Following several new models with redefined design language, such as the Gravity Equal Force, the Tribute 1 or the recent Orbit Date watch, Armin Strom launches a new version of its Mirrored Force Resonance with a streamlined, more elegant design with a newly designed case, movement and dial. This new take on the watch was somehow announced last year with a unique platinum and maillechort piece, the Zeitgeist.
Compared to previous editions of the Mirrored Force Resonance, the 2022 update brings a more refined, more streamlined and more slender look that is more in line with the brand’s current collection. Still measuring a sizeable 43mm in diameter (that resonance movement is large), the case is now thinner at only 11.55mm in height. Made of stainless steel, it combines a raised sapphire glass box that reveals the movement with more clarity, slimmer and more elegant lugs and a very discreet lip at 6 o’clock – a signature design element of Armin Strom that has been reduced in size. The watch is worn on a dark blue alligator strap.
Through the new sapphire box crystal, one can look at a well-known but redefined movement. The architecture is identical, at least in the large picture. As such, the time is still indicated on the right side of the dial, with a large off-centred element with hours and minutes. This display is framed by two openworked seconds dials, with triple-arm hands – which, as said, can be reset and synchronized by the pusher at 2 o’clock. Finally, the main element of this watch, the two regulators and the resonance clutch spring are on full display on the left side of the dial.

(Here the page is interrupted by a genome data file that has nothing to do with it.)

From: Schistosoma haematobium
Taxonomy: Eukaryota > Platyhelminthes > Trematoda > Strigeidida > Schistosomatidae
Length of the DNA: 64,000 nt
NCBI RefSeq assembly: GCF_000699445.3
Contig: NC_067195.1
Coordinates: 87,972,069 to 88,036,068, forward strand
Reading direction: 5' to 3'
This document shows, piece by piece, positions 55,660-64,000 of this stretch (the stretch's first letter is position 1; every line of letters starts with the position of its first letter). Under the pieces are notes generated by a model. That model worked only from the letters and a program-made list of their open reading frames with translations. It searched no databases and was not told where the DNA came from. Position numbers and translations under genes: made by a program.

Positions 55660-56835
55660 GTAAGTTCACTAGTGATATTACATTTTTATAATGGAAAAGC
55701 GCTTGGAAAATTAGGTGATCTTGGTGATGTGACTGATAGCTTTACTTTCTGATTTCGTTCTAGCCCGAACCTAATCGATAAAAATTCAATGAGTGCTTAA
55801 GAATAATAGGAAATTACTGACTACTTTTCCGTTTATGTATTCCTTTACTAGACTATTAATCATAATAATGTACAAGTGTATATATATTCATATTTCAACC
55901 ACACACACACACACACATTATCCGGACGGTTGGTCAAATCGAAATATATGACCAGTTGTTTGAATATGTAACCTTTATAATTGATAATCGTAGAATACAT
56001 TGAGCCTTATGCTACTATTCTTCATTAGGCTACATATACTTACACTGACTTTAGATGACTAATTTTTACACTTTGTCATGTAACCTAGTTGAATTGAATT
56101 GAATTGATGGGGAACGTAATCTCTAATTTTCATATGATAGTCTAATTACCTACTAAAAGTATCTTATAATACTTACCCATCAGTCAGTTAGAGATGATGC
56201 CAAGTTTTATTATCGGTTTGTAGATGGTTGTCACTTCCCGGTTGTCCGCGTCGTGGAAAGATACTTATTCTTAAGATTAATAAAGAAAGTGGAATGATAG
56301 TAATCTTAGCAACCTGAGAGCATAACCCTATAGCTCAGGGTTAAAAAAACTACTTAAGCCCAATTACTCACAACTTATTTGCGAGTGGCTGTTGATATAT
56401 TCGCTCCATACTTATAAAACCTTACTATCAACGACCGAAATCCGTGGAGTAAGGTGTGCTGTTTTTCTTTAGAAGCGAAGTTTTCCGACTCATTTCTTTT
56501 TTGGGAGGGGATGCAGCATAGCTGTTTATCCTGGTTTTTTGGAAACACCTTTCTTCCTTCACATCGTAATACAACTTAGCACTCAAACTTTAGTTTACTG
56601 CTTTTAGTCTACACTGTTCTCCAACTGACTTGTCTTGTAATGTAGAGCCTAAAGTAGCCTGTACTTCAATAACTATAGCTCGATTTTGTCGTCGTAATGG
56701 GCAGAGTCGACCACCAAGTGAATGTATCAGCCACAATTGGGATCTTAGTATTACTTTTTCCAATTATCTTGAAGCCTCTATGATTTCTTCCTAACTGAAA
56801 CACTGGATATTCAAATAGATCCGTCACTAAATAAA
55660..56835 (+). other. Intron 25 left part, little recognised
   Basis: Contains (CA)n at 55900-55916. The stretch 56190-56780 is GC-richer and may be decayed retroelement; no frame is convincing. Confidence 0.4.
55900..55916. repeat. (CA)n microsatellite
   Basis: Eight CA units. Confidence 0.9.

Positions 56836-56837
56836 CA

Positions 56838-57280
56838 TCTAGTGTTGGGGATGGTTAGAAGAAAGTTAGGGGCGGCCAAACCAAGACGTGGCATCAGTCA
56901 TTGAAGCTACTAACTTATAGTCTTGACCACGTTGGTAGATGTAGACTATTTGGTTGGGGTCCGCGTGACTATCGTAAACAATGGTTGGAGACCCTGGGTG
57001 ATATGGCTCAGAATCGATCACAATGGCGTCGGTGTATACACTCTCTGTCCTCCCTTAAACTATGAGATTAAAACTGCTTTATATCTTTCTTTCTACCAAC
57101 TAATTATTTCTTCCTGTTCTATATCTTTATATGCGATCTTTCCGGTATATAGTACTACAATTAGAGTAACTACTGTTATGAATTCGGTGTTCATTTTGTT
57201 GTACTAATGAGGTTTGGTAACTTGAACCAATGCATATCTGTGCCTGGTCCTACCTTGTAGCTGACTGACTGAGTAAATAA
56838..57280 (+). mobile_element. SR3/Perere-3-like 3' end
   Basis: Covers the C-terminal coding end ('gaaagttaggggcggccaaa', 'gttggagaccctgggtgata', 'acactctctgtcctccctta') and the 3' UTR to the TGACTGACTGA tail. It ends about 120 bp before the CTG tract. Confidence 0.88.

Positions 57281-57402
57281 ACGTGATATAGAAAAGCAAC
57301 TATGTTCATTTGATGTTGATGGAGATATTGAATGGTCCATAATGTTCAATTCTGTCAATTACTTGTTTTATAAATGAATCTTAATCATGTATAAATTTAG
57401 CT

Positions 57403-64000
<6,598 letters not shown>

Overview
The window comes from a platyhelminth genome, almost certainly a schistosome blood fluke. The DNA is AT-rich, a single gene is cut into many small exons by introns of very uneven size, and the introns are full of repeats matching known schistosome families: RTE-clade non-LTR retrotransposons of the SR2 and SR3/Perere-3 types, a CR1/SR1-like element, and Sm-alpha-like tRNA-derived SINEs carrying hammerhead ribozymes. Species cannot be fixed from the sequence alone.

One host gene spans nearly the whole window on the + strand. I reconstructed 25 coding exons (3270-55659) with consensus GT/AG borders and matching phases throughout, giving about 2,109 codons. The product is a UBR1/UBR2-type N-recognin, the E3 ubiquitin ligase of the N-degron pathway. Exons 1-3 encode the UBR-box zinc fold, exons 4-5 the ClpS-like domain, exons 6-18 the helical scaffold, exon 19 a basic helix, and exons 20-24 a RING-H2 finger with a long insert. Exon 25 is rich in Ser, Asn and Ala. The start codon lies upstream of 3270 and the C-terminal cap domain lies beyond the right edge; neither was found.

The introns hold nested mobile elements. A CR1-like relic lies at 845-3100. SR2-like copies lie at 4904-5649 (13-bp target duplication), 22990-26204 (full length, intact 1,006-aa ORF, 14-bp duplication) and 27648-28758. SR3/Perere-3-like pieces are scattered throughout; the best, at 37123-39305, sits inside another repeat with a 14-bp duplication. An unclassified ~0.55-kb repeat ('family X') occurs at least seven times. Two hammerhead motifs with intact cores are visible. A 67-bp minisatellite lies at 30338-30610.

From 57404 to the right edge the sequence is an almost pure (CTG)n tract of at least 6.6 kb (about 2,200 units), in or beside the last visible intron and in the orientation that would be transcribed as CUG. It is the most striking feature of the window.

For the occasion of this newly designed Armin Strom Mirrored Force Resonance, the two balance bridges have been openworked for more visual harmony between the two synchronized balanced wheels and the off-centre dial. The mode you see here is the so-called “First Edition” and bears a unique combination of steel and dark grey. The sub-dials are done with matte and azuré finishings over black gold-coloured dials. The openworked hands are polished steel and made by hand, inside Armin Strom’s manufacture in Biel.
Turning the watch over you’ll discover the newly designed movement. Again, the technical base remains unchanged, but the execution is unprecedented and quite spectacular. A series of sharp, angular raised bridges feel like suspended on top of the movement. Underneath, as a nod to the golden age of precision marine chronometry, the engraved and darkened main plate outlines the specific characteristics of the Mirrored Force Resonance in raised text. Highlighting the fact that the ingenuity of the Resonance is having two movements beating in sync with independent energy sources and gear trains, the symmetry of the movement is accentuated with its mirrored arrangement of open bridges and gears. The movement also features a new redefined decoration, with wider hand-polished chamfers on the bridges and countersinks and a mix of satin-brushed and mirror-polished surfaces.
The movement itself, or actually the two movements merged into a single calibre, is large with a 37.20mm diameter. The two barrels can store up to 48 hours of power reserve and the regulating organs beat at a 3.5Hz frequency. Other mechanical features have been updated in addition to the architecture and re-engineered movement, such as the ratchet wheels and pawls that now take their inspiration from those found in pocket watches and provide a smoother tactile experience when winding.
Availability & Price
The Armin Strom Mirrored Force Resonance First Edition is a limited model with a production of 25 pieces. It shows a number of details that are unique to this inaugural series, yet the overall re-design of what has become Armin Strom’s most evocative creation will be back later in more classic editions. This Mirrored Force Resonance First Edition will be priced at EUR 61,600, USD 59,000, CHF 58,000 or GBP 52,100.
For more details, please visit the official Armin Strom website.